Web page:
The first thing I did after I retired was to travel to New South Wales for a week long workshop run by Petrea King at the Quest for Life Centre. This workshop helped me to focus on the positives in my life and assisted me in developing a life plan for whatever time I had left. Petrea is a delightful motivational speaker who has had leukaemia and she has written several books as well as developing meditation tapes. Her book Your Life Matters led me to investigate the Quest for Life Centre. You can read about Petrea at www.questforlife.com.au if you are interested. Unfortunately the Centre is a long way from my home, so I probably won’t have the opportunity to visit again, but the workshop was instrumental in giving me strength, finding peace and helping me to plan for my future.

I decided that I wanted to be part of the Velcade trial which was about to happen here in Australia and began asking my oncologist to help me. He had already started me on Thalidomide, but the reports that I was reading on the net convinced me that Velcade was a better option for me. After lengthy investigation I was included in the first Velcade trial in Melbourne. The Velcade worked wonders in bringing down my paraprotein, however after 4 months I ended up with side effects that I could not tolerate. These included an extreme headache, peripheral neuropathy in my fingers, increased spinal pain, exhaustion and an inability to eat. I ended up hospitalised for 6 weeks and was then moved to the local hospice for a further 4 weeks. My family and the medical staff felt that I was nearing the end. During this time I lost 50kg. Fortunately I was overweight before I was diagnosed with MM, so in the past three and a half years I have dropped from 140kg to 68kg! It’s ironic because I have spent a lifetime trying to lose weight and now the doctors don’t want me to lose any more and encourage me to eat any and everything I want!!

I decided that if I was dying then I did not want to be in hospice (even though they provide a fantastic service), so in August I came home. My husband Bob was fantastic and nothing was too much trouble for him. He became the chief carer, lifter, cook, cleaner, and Mr. Fix it!! Whatever I needed or wanted, he made it happen!! I couldn’t walk so we obtained a wheelchair. We made the sitting room couch my bed and I used a commode for three months. With the support of a friend who is a physiotherapist I began doing exercises in bed and very gradually I was able to regain the strength in my legs and to walk within the house. I decided to stop all chemo treatment and had radiotherapy to stop the pain in my leg. My morphine dose was increased to manage the spinal pain and I began a low dose of Endep to help with the neuropathy pain. I have recently started using a TENS machine on my hands and have found that it really does help to reduce the pain in my fingers. I am now in the process of investigating the ReBuilder concept which is getting good reviews from people on the net. I hope that we may be able to obtain one of their machines to use here in Australia. You can find them at www.rebuildermedical.com. If you know of anyone who has used this system I’d love to hear what happened, as having the neuropathy in my hands is quite debilitating.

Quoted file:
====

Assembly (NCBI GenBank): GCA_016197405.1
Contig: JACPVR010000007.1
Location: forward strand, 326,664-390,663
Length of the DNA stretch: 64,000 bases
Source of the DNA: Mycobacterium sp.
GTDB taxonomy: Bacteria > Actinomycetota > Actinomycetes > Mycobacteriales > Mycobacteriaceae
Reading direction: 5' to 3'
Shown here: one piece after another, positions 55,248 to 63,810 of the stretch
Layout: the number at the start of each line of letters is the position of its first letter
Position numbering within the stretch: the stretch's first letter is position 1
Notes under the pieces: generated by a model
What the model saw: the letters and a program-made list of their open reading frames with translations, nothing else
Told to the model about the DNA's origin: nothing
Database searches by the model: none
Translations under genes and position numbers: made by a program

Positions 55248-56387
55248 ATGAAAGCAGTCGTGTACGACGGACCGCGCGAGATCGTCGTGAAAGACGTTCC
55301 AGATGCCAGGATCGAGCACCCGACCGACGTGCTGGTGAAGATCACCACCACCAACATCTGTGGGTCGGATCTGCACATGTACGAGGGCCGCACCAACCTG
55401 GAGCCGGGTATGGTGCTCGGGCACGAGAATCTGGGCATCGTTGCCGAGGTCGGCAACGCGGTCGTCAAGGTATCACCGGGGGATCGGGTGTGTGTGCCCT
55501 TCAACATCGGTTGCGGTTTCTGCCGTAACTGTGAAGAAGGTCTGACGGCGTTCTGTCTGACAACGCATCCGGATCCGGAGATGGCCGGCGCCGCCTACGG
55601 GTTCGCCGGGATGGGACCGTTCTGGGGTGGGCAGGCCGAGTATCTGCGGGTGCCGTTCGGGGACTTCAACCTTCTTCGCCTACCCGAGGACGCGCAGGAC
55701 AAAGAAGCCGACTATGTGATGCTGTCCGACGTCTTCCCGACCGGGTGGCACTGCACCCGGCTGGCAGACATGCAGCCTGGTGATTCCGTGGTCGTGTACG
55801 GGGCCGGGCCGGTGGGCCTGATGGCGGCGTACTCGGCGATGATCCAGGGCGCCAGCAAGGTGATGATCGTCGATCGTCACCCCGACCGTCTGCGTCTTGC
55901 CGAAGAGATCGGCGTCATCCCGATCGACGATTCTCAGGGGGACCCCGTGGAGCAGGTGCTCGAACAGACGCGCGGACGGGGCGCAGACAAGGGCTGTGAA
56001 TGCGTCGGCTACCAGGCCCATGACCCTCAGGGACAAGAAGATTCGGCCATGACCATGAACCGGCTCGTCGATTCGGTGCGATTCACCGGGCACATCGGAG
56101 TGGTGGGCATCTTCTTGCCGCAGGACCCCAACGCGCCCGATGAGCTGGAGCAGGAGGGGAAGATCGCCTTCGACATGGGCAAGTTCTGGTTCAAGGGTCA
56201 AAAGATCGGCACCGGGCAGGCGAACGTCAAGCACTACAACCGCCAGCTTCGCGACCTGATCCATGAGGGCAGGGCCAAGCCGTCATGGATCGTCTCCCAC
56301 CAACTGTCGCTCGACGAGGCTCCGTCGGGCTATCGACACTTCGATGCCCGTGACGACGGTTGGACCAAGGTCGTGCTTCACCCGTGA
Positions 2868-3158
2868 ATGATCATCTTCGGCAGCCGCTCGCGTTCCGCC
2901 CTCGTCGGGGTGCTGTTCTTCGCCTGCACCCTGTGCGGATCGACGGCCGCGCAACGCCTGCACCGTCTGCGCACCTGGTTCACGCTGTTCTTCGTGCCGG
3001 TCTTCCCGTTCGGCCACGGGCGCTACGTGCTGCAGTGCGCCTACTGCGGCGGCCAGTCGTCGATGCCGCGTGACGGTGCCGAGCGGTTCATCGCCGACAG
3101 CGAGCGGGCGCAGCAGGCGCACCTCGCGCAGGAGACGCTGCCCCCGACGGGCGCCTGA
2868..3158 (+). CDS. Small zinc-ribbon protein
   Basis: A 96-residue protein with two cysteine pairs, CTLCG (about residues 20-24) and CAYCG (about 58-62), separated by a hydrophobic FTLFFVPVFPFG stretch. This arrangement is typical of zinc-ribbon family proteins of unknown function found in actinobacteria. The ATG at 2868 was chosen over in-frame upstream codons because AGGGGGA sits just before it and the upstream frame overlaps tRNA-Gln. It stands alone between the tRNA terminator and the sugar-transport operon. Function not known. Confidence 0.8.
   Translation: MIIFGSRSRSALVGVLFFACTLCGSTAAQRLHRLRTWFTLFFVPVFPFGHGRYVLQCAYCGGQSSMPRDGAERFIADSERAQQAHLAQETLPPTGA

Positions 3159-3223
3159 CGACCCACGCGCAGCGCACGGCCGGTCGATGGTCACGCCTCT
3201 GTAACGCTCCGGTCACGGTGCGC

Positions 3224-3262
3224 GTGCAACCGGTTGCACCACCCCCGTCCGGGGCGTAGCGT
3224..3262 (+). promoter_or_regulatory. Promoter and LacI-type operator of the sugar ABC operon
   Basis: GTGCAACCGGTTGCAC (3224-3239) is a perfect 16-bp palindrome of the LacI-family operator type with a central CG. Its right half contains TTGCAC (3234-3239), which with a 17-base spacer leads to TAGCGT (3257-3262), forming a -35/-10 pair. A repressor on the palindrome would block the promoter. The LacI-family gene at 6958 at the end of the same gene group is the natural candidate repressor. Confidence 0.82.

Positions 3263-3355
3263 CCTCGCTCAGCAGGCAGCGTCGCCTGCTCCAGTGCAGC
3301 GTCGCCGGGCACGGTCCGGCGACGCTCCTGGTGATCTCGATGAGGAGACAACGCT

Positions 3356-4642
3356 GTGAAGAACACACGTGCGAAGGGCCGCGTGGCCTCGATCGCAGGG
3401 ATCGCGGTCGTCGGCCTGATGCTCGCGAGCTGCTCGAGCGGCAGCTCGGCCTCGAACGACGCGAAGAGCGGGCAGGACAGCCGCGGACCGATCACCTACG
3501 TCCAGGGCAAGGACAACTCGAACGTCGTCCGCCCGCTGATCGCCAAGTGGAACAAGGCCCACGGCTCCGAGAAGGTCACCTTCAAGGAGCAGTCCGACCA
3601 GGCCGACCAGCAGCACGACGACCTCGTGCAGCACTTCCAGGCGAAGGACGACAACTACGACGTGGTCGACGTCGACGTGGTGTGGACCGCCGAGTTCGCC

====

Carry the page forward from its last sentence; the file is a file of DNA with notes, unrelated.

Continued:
I have learned to live each day as it comes. I know that I have approximately 2 hours of ‘active’ time on most days. During this time I attend meetings, visit friends, travel, walk, shop, etc. I have a marvellous little folding seat that my mother found for me and Bob carries it where ever we go. This allows me to sit and rest, no matter where I am – on the sidewalk, in a shop, in the park, etc. After a 5 minute rest I am able to walk again, thus extending my active time. When we get home I generally lie down for the rest of the day – usually for a sleep, then I enjoy reading, doing puzzles, writing to friends, talking on the telephone and entertaining visitors.

We have started a local cancer support group here in Bendigo. It is not Myeloma specific because there are so few people with MM, but there was a great need for a general support group. Bob and I have found this group to be a real life line for both of us. We have learned a lot from the other group members and have contributed our experiences and knowledge to them. When you live in a country town – even though Bendigo is not small and has about 100,000 people -- you are isolated from the cutting edge of information. The support group assists people to share their knowledge and strengthens everyone. I would certainly advocate that anyone dealing with MM should attend a support group in their own area.

So….that’s what I’m up to a year after retiring. I now advise people 50 years old to start thinking about what they want to do when they retire so that they won’t be caught off guard if they are forced to retire much earlier! I think it also helps to have a ‘passion’ – for anything that takes your fancy. I have met people who are interested in subjects as diverse as wolves, trains, African violets, American Indians, religions – you name it! I often envy these people for their focus and interest about their chosen subjects and wish that I had found a ‘passion’ before I was diagnosed with MM.

Living with Myeloma is a challenge, but fortunately life does go on and even if MM is ‘terminal’ it is not an immediate death sentence. Everyone tells me how ‘well I look’, yet when you meet with people with other types of cancer they often tend to appear grey. This ‘healthy look’ seems to be a part of Myeloma and I try to enhance it by spend 10-20 minutes in the sunshine each day. I don’t worry about skin cancer any more!!